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Related to Beats: Bose
vibrations with a periodically changing amplitude resulting from the superposition of two harmonic oscillations with slightly different, but close, frequencies. Beats arise as a consequence of the fact that the phase difference between two vibrations with different frequencies is constantly varying such that both vibrations are in phase at one moment, after some period of time are out of phase, are then again in phase, and so on. If A1 and A2 are the amplitudes of two superposed vibrations, then, given identical vibration phases, the amplitude of the resulting vibration reaches its greatest magnitude, A1 + A 2; when the vibration phases are opposite, the resulting vibration amplitude falls to its lowest magnitude, A1 - A2. In the simplest case, when the amplitudes of both vibrations are equal, their sum reaches the magnitude of 2A, given identical vibration phases, and falls to zero when they are in opposing phases. The result of superposing the vibrations can be written as
where ω1 and ω2 are the respective angular frequencies of two superposed harmonic vibrations. (The initial phases of both vibrations are postulated to be equal to zero, as they do not play a role in forming the beats; a role is played only by the difference in phase between both vibrations, and this difference always varies between 0 and 2π.)
If ω1 and ω2 differ slightly, then in expression (1) the value
can be considered as the slowly changing amplitude of the vibration
The angular frequency Ω = ω1 – ω2 is called the angular frequency of the beats. That is, as long as the frequency ω1 + ω2 is much greater than the frequency of the beats, the variable magnitude (2) can rightly be considered as the vibration amplitude (3), since magnitude (2), although not constant (as an amplitude should be), changes only slowly. As frequencies ω1 and ω2 become closer, the vibration frequency decreases, disappearing when ω1→ω2 (“zero” beats); this principle is used in tuning musical instruments. In radio technology a heterodyne receiver is called a beat receiver. The essence of such a receiver is that if two harmonic vibrations are fed into a nonlinear element (detector), then a harmonic vibration is obtained with a difference frequency Ω. Since the difference frequency is much lower than the frequency of the received vibrations, it can be perceived as sound at several frequency correlations.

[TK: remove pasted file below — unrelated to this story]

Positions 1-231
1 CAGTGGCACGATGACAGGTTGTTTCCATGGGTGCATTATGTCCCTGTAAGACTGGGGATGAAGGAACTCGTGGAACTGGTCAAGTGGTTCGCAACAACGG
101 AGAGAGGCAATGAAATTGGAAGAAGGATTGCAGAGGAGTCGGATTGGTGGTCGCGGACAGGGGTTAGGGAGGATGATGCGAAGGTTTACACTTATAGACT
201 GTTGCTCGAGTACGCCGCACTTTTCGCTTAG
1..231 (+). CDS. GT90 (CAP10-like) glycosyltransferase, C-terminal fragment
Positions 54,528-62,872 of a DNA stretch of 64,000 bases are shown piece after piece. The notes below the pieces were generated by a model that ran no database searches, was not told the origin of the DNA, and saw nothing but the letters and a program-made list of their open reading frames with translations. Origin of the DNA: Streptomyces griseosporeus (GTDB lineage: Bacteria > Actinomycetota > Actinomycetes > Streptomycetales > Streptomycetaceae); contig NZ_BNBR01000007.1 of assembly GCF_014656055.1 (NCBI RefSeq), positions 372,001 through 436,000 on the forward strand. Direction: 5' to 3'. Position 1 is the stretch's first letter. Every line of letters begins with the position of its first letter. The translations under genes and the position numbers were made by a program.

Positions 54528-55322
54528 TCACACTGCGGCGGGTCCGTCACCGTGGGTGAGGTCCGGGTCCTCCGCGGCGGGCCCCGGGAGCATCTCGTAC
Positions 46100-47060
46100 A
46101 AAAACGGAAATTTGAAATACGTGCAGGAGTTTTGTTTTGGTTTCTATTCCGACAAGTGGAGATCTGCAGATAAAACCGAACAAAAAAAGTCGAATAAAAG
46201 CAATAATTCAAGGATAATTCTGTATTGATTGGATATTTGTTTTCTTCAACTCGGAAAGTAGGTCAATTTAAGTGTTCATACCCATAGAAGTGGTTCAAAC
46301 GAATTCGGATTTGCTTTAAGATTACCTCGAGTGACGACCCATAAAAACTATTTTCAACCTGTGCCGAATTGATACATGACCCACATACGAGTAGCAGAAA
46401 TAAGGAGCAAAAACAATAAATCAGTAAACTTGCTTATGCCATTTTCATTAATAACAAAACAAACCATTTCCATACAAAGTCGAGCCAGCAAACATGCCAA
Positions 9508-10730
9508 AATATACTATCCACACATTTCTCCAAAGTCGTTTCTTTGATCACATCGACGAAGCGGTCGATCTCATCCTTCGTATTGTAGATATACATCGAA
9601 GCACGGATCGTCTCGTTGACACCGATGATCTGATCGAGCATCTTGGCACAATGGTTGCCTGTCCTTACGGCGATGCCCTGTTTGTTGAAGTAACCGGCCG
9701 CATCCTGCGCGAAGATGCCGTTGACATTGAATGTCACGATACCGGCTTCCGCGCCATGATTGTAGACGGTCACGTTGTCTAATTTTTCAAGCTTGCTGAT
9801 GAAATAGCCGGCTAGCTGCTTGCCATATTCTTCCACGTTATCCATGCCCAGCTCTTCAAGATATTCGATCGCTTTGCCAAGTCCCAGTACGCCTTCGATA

Determining the frequency of a beat tone between a measured and standard vibration is one of the more precise methods for comparing the measured magnitude with the standard and is widely used in practice. With the aid of beats it is possible to discover the most minute differences in frequency; for this reason, the “beat method” is used in various devices for measuring frequencies, capacity, inductivity, and the like.
REFERENCEGorelik, G. S. Kolebaniia i volny, 2nd ed. Moscow, 1959.
S. E. KHAIKIN